Now a father himself, Lamson is a wiser, more somber version of that 17-year-old, living not far from the crash site in Reno and working as a dealer at a casino. He’s on a mission to reach out and connect with the other 13 like him—to form a community for those who only have a handful of people in the world who can relate to their traumatizing experiences. He’s curious, he says, to find out how the others have healed, and wants to offer an understanding hand. So he began writing letters and emails. “I’m reaching out to say I am here for you,” he writes to young Bakari, who lives in Paris.
The influential hotelier was found dead on Thursday afternoon in his newest venture, London’s Ace Hotel.
There was no indication of anything untoward at the newest outpost of the Ace Hotel, in London, today. No casual visitor would have guessed that the group’s maverick founder, Alex Calderwood, was found dead in one of his artfully retrofitted bedrooms on Thursday afternoon. He was 47.
The music was the usual upbeat mix of dubstep reggae, bluegrass and vintage British punk, and a string quartet performed with commendable irony in the overpriced Hoi Polloi restaurant - where a small and unremarkable burger with chips would set a customer back £15 (about $24). The be-whiskered and expensively dressed 30-and-40-somethings who can afford the extravagant prices were clustered around their Apple laptops in the bar and lobby area, the central feature of which is a long, low communal table with library-style light shades running down its middle. The black and white photo booth machine had a steady stream of laughing customers. There was no palpable sense of doom hanging heavy in the wake of the chain’s visionary founder’s death.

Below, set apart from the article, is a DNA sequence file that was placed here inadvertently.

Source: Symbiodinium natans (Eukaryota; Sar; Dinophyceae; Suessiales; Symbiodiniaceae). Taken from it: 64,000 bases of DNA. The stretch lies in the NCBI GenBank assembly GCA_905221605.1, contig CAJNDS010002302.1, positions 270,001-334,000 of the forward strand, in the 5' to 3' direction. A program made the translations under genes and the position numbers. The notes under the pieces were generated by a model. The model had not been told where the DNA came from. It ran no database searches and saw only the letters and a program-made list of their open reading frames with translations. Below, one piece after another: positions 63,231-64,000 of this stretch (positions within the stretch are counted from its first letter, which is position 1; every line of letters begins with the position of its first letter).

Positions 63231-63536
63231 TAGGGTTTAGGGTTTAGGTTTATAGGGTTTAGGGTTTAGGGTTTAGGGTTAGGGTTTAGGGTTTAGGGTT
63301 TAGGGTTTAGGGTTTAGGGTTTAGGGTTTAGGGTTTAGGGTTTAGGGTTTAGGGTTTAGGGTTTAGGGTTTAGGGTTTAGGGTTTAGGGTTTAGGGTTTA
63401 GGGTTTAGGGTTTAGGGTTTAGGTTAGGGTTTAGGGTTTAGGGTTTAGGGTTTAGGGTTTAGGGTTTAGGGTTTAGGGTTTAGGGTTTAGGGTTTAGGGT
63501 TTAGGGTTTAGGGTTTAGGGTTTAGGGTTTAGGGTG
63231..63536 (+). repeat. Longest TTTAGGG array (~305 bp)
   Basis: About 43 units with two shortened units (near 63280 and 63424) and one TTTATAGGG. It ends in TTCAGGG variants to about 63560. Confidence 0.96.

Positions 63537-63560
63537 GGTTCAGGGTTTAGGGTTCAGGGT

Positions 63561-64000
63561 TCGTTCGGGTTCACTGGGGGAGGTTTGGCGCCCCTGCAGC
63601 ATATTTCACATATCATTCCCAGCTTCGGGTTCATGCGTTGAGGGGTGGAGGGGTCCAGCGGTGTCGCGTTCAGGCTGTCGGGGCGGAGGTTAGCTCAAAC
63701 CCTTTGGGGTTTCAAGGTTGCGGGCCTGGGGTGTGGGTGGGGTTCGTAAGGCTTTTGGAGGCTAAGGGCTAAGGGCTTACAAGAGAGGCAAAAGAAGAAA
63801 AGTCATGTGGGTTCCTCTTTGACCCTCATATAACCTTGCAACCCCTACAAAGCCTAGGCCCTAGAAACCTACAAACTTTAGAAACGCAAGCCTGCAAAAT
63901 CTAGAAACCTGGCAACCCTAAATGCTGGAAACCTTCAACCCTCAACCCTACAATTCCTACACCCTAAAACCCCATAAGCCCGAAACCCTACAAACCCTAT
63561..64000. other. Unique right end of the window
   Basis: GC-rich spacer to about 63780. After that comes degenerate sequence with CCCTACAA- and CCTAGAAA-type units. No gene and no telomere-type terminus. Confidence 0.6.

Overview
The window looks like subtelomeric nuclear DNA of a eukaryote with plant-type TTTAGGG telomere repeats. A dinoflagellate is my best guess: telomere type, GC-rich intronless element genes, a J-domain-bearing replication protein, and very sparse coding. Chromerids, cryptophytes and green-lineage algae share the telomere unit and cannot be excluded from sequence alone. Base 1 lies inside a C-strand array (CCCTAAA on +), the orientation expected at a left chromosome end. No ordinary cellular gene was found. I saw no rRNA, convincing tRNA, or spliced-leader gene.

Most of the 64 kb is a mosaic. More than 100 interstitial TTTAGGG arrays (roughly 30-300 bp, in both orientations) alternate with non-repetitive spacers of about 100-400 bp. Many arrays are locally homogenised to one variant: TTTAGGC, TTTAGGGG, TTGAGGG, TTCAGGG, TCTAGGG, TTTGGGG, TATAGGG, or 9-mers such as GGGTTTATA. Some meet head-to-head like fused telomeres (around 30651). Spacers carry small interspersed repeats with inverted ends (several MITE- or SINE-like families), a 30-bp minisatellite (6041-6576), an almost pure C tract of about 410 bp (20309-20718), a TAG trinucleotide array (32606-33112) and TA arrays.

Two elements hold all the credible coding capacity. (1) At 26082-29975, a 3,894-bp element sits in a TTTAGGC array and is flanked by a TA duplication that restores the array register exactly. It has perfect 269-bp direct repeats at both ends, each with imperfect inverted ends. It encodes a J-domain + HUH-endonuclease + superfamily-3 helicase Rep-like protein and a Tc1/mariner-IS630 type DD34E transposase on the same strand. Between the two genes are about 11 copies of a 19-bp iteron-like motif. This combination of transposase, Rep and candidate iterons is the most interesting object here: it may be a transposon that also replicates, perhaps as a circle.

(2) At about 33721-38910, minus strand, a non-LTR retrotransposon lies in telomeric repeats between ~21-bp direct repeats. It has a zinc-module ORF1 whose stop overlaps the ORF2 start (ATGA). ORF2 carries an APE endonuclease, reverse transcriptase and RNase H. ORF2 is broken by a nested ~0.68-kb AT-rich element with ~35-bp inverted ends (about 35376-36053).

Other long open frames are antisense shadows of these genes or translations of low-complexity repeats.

Alex Calderwood, owner of the Ace Hotel, sit at the hotel lobby bar in New York on January 3, 2011. (Deidre Schoo/The New York Times, via Redux)
But behind the game faces, the staff had, however, clearly been rattled by the events of recent days, which came to a dramatic head when an ambulance, preceded by a paramedic on a bike, arrived at the hotel at 2:30pm on Thursday afternoon, shortly after the body of Calderwood was discovered.
From a submerged Bar Refaeli to a Mediterranean idyll, a voyeur’s look at the stars’ sun-soaked scenes.
Wildlife, storytelling, dung, and other things I encountered on my Zambian safari.
The bouillabaisse is just as tasty, but Europe’s 2013 Capital of Culture now has a lot more to offer. Anna Watson Carl reports.
More than a natural wonder, Cappadocia's formations have been a safe haven to many. Nina Strochlic reports.
Tony Wheeler, co-founder of Lonely Planet Publications, remembers the fun early days of travel guide writing, but says they're not over yet.
Miley Cyrus’ fav new haunt is Beacher’s Madhouse, the craziest club in Los Angeles.
Take the vacation of a lifetime—in beautiful North Korea? That’s Uri Tours’ pitch. Lloyd Grove reports.
In ‘Mapping Manhattan,’ explore the city via 75 New Yorkers’ personal geographies. By Allison McNearney.